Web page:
A Wall With All the Trimmings

By Joanne Romero Posted in: ImproveThe Fix is In

As I mentioned before, I’m a student and a writer who spends most of my time working from home. When I first left the office routine, I worried about how productive I would be. I feared temptations luring me away from the computer and to the couch or back to bed, but the thing I feared most was the television. I have always enjoyed daytime TV lineups. The Price is Right, anyone?

It turns out that avoiding temptations is easier than I thought. I limit my TV time to before and after work, and sometimes during lunch. Home-improvement channels are my go-tos. I’ve always been fascinated at how simple and relatively inexpensive small fixes and improvements can be. The designers always seem to implement crown molding. It’s something I’ve wanted to try but have always feared.

While looking into installing crown molding, I found that others shared my fear. The pros say it’s not as hard as you may think, but I’m always inclined to seek out other alternatives before settling. That’s when I came across a simple solution that I felt most people could implement: picture molding.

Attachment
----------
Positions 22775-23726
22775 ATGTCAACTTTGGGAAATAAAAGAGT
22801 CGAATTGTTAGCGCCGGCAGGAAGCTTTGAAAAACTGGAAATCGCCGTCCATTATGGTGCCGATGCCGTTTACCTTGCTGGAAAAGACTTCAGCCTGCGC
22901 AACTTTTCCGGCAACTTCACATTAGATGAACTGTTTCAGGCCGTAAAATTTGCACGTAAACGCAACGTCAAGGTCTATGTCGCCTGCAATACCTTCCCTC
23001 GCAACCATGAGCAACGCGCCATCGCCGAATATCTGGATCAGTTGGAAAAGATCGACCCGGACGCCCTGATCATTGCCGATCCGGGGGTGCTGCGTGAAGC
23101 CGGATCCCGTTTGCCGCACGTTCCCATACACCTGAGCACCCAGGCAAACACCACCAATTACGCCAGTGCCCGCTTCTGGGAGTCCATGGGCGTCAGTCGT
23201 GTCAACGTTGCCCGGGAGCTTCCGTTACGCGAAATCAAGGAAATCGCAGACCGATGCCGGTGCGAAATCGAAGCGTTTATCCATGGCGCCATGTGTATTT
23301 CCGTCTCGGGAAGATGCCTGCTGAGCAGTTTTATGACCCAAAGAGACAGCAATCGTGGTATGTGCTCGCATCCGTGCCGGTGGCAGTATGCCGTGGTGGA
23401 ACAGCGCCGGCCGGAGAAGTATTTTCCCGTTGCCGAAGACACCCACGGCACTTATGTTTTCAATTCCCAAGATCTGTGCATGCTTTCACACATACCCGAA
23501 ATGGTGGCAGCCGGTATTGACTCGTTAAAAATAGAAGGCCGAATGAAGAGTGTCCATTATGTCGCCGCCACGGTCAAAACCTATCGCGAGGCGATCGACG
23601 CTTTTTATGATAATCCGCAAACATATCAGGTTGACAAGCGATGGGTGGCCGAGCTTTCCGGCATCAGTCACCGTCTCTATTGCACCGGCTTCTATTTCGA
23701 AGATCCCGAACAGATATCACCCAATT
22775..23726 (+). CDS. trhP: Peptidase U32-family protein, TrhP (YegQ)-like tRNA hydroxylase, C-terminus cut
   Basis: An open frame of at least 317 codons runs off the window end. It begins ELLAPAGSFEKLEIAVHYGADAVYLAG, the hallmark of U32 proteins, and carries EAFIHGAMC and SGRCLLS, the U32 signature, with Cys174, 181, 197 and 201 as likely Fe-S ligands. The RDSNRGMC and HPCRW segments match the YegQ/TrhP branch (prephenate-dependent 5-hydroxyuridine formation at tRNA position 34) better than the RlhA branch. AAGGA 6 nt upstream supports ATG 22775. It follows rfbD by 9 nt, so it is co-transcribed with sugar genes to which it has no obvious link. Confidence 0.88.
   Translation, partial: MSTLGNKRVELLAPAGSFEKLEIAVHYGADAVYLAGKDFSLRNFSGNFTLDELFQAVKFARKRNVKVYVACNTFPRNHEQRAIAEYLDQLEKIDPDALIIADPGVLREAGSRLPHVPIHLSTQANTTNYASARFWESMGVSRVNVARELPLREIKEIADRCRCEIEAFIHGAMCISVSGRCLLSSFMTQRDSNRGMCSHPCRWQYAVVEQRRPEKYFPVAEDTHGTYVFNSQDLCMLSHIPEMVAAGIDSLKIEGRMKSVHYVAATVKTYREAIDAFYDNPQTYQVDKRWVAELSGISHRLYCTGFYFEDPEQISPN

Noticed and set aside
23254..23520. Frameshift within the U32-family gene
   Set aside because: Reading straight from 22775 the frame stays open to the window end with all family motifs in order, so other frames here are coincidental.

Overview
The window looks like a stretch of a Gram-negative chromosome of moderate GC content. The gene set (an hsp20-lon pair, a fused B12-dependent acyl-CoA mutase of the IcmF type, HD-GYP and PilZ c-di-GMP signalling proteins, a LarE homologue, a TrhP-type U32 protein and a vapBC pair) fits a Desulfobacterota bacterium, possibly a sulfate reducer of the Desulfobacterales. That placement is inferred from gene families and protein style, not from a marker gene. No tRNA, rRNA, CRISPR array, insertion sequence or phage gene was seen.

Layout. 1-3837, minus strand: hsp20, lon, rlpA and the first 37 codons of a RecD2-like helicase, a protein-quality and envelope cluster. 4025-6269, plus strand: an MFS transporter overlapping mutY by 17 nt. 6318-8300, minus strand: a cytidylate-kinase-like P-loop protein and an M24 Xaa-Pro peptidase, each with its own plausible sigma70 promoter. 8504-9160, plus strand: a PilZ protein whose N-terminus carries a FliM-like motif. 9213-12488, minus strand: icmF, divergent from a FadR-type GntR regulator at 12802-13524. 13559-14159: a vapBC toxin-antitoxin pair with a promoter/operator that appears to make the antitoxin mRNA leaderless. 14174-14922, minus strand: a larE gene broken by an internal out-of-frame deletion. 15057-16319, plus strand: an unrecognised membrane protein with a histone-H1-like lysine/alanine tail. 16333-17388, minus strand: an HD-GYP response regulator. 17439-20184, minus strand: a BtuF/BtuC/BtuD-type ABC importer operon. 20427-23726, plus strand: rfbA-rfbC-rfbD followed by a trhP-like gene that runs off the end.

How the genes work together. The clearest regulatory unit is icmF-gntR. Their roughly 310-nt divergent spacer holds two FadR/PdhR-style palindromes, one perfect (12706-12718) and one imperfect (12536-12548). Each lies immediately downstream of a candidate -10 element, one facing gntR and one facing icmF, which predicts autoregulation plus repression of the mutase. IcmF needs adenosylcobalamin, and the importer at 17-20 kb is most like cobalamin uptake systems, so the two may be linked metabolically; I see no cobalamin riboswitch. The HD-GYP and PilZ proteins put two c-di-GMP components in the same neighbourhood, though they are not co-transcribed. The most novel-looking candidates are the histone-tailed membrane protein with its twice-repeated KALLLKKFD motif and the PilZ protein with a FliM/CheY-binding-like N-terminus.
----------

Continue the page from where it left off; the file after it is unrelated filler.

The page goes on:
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Picture molding is thinner than crown molding. Its intended use is to support hook-hung pictures, but it can also make for a great trim if hung slightly lower than the ceiling with white painted above it.

First, take measurements of the room to determine how much molding you’ll need. Then, paint it white and allow it to dry. Cut pieces at 90 degrees according to your measurements.

Next, determine how thick you’d like your trim. I suggest anywhere between 6 and 12 inches from the ceiling. Mark a spot at one end of the wall at this height. Then, use a yardstick and a pencil, and make light marks about 2 feet apart along the wall at this height. This will make hanging a straight rail easier.

Apply construction adhesive on the back of the molding. Align it with the marks you made and press it against the wall.

Have a friend hold it up while you nail it in. Use a pneumatic nailer with 2 1/2-inch nails, placing one every 6 inches down the line. Use nail set to drive down any nails that are sticking up, and fill holes with paintable caulk.

Finally, paint the wall above the trim using the same paint you used earlier. While you are at it, paint over any of the caulk you applied. Repeat this process around the room and you’ll end up with spiffy new trim. I guess watching TV can be productive after all.